I READ with interest and total agreement the comments of Richard Allison (Letters, November 15) when he described his experience at the Scottish v New Zealand international. My son-in-law has two debenture seats at Murrayfield and I was invited to attend the recent Scotland v Australia match. What should have been an enjoyable experience was completely ruined by the same behaviour of “spectators” described by Mr Allison.

We enjoyed a couple of beers before the kick-off and we took our seats looking forward to viewing the game. Our viewing of the game was seriously disrupted by “spectators” who obviously considered their consumption of alcohol to be more important than watching the game, and this resulted in a continuous procession of people asking us to stand up to let them past en route to the bar. These same people were away from their seats for up to 15 minutes before returning with their supply of beers.

What I fail to understand is on what level these people think it is okay to cause such inconvenience to those who are there to watch the game without this constant interruption, compounded by the inevitable repeated toilet visitation. I won’t be back and I will see more of the games in future via television.

James F McGilvray, Edinburgh.


I CONCUR fully with correspondence (Letters, November 11 & 15) concerning the standards of the BBC as regards articulation and presentation, principally that on news coverage.

Having impaired hearing I have been compelled for some time to use subtitles but of late find that the quality has marked variances with errors oft providing humour where it most certainly is not intended.

There is notably an increase in whatever news item being shown all too swiftly changed over to the next, giving rise to the dialogue not being finished or, as on occasion, not commencing immediately but which then appears in quick-fire garbled form.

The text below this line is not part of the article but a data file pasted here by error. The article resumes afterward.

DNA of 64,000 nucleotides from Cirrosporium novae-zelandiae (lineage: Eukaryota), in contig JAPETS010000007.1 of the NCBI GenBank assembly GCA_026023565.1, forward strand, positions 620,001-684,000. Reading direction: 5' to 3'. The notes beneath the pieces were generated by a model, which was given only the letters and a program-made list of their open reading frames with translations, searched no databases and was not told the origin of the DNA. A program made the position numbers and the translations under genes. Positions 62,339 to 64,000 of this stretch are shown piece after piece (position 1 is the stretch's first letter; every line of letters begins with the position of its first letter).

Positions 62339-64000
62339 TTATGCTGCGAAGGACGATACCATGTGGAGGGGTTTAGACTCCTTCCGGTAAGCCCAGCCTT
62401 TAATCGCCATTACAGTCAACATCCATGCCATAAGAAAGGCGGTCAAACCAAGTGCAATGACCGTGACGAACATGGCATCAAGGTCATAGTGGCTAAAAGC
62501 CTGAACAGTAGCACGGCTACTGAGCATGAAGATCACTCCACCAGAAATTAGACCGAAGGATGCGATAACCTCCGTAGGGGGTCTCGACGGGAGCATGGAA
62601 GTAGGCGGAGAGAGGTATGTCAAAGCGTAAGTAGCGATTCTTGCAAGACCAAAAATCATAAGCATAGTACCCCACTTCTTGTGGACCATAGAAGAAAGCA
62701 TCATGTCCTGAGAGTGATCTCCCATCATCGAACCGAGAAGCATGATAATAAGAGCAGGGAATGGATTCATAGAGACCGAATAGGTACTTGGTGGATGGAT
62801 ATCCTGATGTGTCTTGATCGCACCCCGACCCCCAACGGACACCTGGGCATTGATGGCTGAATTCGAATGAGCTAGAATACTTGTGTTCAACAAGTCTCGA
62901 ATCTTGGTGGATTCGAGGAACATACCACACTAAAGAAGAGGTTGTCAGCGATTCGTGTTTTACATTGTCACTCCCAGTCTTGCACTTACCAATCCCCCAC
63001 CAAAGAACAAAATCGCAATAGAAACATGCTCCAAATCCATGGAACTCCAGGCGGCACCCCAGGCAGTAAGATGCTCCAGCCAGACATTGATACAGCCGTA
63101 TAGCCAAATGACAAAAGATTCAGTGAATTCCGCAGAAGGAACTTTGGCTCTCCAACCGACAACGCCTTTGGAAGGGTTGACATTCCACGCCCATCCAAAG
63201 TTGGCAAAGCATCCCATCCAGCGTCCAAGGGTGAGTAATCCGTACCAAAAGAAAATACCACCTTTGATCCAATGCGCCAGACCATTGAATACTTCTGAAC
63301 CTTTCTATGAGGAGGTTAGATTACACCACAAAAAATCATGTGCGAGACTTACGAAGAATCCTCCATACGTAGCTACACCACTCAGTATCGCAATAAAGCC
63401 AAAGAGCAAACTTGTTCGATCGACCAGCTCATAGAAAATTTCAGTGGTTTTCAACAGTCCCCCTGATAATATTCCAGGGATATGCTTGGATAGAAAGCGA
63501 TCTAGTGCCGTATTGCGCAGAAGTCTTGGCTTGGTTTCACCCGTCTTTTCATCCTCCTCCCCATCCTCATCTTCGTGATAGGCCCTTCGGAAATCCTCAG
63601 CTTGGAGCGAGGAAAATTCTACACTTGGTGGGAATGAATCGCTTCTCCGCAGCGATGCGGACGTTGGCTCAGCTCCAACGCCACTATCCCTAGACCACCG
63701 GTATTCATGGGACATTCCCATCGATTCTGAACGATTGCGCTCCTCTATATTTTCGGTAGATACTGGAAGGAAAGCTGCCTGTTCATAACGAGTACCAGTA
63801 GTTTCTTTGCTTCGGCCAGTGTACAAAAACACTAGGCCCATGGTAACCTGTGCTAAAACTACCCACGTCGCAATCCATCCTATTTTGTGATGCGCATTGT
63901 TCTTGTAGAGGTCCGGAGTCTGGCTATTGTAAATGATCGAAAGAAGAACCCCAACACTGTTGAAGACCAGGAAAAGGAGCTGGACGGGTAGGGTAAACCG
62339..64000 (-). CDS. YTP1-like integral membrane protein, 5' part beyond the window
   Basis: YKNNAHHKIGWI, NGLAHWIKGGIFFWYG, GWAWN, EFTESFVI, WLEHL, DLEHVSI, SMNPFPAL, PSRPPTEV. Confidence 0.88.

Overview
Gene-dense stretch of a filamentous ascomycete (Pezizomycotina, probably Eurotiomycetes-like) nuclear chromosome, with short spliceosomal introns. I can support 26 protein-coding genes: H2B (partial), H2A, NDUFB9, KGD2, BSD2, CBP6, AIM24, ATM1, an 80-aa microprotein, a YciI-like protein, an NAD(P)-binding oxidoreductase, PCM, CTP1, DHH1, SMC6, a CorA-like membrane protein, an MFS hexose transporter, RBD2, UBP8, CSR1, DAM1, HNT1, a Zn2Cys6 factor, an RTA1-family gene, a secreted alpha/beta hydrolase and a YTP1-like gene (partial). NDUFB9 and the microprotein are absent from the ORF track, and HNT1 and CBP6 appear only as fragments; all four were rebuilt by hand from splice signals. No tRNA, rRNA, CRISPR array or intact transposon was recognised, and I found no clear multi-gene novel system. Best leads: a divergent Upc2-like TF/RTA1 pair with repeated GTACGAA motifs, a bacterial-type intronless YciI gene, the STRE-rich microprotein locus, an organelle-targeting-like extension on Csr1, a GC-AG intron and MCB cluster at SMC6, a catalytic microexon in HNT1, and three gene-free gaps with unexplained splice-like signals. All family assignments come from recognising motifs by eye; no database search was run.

There is also "grandstanding" by not a few presenters giving the impression the news is entertainment, and do we really require such a frequency of weather forecasting?

With 100-year celebrations for the BBC in full cry, I wonder what the founding fathers of that institution would make of it in this regard.

John Macnab, Falkirk.


WHY is such tautologous nonsense as “Cairngorm Mountain” indulged in?

Cairngorm is a mountain, full stop. Its very name states so. It requires no further descriptor.

In Wales, we have the psychobabble of “Mount” Snowdon.

Nearer home, in Banchory, there’s a recently-erected signpost identifying “Scolty Hill”. Scolty is a hill, and has been simply a hill since I was a boy. Quite possibly the name has identified it as a hill for a few generations before that too.

Gordon Casely, Crathes.


WHATEVER one may think of Ian McConnell's economics, admiration is due for his mastery of alliteration. Today's headline ("Hunt’s astounding failure to grasp basic Brexit reality is way beyond unsettling", The Herald, November 16) contains "basic Brexit", the first sentence has "Conservatives' credibility", and the second has both " grave" and " grim", and " Brexit" and "bizarre". Skipping ahead to the last sentence, I note mention of "awful austerity".

I am authentically alliterated.

David Miller, Milngavie.